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Democrat, Republican co-sponsor bills to forgive overpayment of state unemployment benefits

Senators from both political parties introduced legislation to forgive the overpayment of Missouri unemployment benefits during the pandemic recession in 2020.

State Sens. Doug Beck, D-St. Louis County, and Lincoln Hough, R-Springfield, filed identical four-page bills (SB673 and SB709) on Dec. 1 before the 2022 legislative session begins in January. Approximately 40,000 Missourians received overpayment of $40 million in state unemployment benefits between March 27 and Dec. 31, 2020.

“We both got a lot of phone calls from people where their wages were garnished to pay this,” Beck said in an interview with The Center Square. “This has been a real problem and we felt like it was the right thing to do, so we both agreed on this particular subject.”

In March, the House passed a bill to forgive the federal and state mistaken amounts by a 157-3 vote, but the initiative stalled in the Senate. During the special session in late June, state Rep. Peter Merideth, D-St. Louis, filed a resolution calling for Republican Gov. Mike Parson to act on the problem.

“We gave Parson the authority and direction to forgive ALL non-fraudulent overpayments and he just refuses to do it,” Merideth posted on social media in July. “He insists on state government kicking folks while they’re down and making them pay for the government’s mistake. It’s wrong and he needs to stop.”

Parson said in July his administration was analyzing ways to resolve the situation.

“We’re working with the departments on that,” Parson said during an appearance in St. Louis. “We’re trying to find out how we’re going to move forward on that solution. I think there are more conversations to be had. The general counsels are involved. There are a lot of moving parts to it.”

A process to forgive overpayment of federal unemployment benefits made to Missouri claimants was implemented earlier this year. In August, the Department of Labor and Industrial Relations (DOLIR), without any new law or any directive from the administration, began the process of reclaiming overpayments, including wage garnishments.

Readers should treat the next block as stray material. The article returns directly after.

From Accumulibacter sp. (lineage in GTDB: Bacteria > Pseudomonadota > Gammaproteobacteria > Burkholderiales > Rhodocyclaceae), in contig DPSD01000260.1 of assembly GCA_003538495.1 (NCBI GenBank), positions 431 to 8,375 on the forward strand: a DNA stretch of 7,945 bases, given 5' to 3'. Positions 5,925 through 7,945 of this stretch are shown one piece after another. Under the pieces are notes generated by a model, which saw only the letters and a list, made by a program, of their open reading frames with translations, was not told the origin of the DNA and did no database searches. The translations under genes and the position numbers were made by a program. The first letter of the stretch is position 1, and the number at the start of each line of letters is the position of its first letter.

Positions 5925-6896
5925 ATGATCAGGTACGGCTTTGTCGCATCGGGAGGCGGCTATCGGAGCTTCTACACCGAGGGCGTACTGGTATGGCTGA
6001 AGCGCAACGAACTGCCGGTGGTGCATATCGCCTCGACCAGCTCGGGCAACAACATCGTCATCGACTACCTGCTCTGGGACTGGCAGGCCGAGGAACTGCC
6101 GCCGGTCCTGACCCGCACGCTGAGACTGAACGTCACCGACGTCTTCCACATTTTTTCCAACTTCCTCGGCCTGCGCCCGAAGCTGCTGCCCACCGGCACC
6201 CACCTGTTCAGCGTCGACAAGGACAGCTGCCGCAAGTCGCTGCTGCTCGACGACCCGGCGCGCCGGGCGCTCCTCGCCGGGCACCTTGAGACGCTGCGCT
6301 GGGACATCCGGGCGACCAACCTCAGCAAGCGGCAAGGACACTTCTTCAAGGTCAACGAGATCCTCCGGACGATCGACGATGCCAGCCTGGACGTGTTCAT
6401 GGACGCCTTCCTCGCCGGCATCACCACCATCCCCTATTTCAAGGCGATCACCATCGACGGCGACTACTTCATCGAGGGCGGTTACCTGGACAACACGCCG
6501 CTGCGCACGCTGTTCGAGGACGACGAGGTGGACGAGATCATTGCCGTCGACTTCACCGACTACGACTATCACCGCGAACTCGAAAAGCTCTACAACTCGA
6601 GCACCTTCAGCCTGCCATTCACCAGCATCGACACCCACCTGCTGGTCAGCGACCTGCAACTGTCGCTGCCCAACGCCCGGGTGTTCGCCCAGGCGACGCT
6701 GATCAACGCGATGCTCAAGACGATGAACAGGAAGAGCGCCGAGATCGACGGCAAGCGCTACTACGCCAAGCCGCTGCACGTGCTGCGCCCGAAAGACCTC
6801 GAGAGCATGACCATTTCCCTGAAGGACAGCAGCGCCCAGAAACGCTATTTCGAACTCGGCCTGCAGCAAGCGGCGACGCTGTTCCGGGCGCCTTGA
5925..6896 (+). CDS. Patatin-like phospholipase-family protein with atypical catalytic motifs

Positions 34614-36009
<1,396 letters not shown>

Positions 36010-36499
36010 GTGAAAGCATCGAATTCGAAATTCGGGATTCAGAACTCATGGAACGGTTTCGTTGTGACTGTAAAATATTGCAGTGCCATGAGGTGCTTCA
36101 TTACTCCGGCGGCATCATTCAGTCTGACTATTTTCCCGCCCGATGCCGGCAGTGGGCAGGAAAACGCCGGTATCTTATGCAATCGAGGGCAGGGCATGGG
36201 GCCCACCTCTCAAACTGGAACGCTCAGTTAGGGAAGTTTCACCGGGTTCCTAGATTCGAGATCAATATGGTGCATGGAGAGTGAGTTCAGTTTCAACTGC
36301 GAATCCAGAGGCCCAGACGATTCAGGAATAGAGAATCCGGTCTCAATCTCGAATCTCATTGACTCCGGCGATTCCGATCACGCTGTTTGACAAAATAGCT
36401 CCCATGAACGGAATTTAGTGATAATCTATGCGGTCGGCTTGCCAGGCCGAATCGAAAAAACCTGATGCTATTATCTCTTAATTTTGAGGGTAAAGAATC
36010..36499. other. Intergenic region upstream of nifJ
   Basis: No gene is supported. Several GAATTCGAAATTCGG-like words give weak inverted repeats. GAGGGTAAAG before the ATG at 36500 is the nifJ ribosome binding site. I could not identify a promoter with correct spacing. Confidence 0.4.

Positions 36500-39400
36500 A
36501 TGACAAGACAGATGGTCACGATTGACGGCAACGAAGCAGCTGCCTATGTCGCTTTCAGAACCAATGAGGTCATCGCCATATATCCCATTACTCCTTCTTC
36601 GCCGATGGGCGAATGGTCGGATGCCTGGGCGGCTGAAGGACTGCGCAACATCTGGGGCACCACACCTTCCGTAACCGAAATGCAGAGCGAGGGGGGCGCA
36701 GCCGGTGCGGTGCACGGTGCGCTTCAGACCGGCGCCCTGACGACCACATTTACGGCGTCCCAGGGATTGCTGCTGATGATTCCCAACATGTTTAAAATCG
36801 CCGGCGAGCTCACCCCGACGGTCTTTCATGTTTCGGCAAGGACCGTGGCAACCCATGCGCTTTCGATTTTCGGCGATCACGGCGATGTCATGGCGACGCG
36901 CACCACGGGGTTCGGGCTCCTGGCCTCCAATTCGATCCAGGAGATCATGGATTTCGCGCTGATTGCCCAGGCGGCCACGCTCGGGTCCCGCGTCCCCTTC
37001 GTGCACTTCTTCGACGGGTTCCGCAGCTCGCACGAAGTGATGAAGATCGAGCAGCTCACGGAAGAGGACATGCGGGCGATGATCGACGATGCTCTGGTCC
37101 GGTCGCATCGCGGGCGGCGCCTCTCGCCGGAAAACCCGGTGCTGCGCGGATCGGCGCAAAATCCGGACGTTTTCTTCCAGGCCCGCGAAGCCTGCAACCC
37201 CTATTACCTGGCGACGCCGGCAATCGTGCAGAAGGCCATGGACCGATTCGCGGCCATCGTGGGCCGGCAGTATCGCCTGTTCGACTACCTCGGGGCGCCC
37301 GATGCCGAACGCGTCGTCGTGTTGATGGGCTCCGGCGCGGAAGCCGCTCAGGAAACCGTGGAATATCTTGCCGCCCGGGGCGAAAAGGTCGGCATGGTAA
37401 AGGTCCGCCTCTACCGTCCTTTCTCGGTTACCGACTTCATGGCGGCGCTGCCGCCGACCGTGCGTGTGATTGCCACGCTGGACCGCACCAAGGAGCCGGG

The proposed 2022 legislation requires the (DOLIR) to waive the repayment of any unemployment benefits that were incorrectly but non-fraudulently distributed to claimants if the benefits were paid out of the state unemployment compensation trust fund.

While many Republicans argued fraud was rampant in the overpayment of unemployment claims, Beck said reviews found very few cases of inappropriate filings.

“A lot of folks I talked to were retired and they had jobs to just make ends meet,” Beck said. “They were told they qualified for this unemployment.”

If the legislation passes, the DOLIR must within 90 days notify those unemployment claimants denied a waiver with information as to how they can now appeal. Claimants then have 60 days to indicate their desire to appeal and the DOLIR must then cease all efforts to recover the overpaid benefits.

“Under no circumstances shall DOLIR or any division thereof attempt to recover the overpaid benefits while the case is pending appeal,” the bill states.

If the DOLIR recovered an individual’s overpaid unemployment benefits, the legislation requires the department to notify the claimants by certified mail within 15 days of its discovery of the recovered funds. The DOLIR must repay the funds to the individual within 30 days of the notification if the amount is less than $10,000. If the amount is greater than $10,000, repayment of funds must be made within a reasonable time period agreed to by the DOLIR and the claimant, with interest. If the DOLIR fails to notify the claimant of the over-recovery, interest begins accruing from the date of discovery, regardless of the amount.

This article was originally posted on Democrat, Republican co-sponsor bills to forgive overpayment of state unemployment benefits

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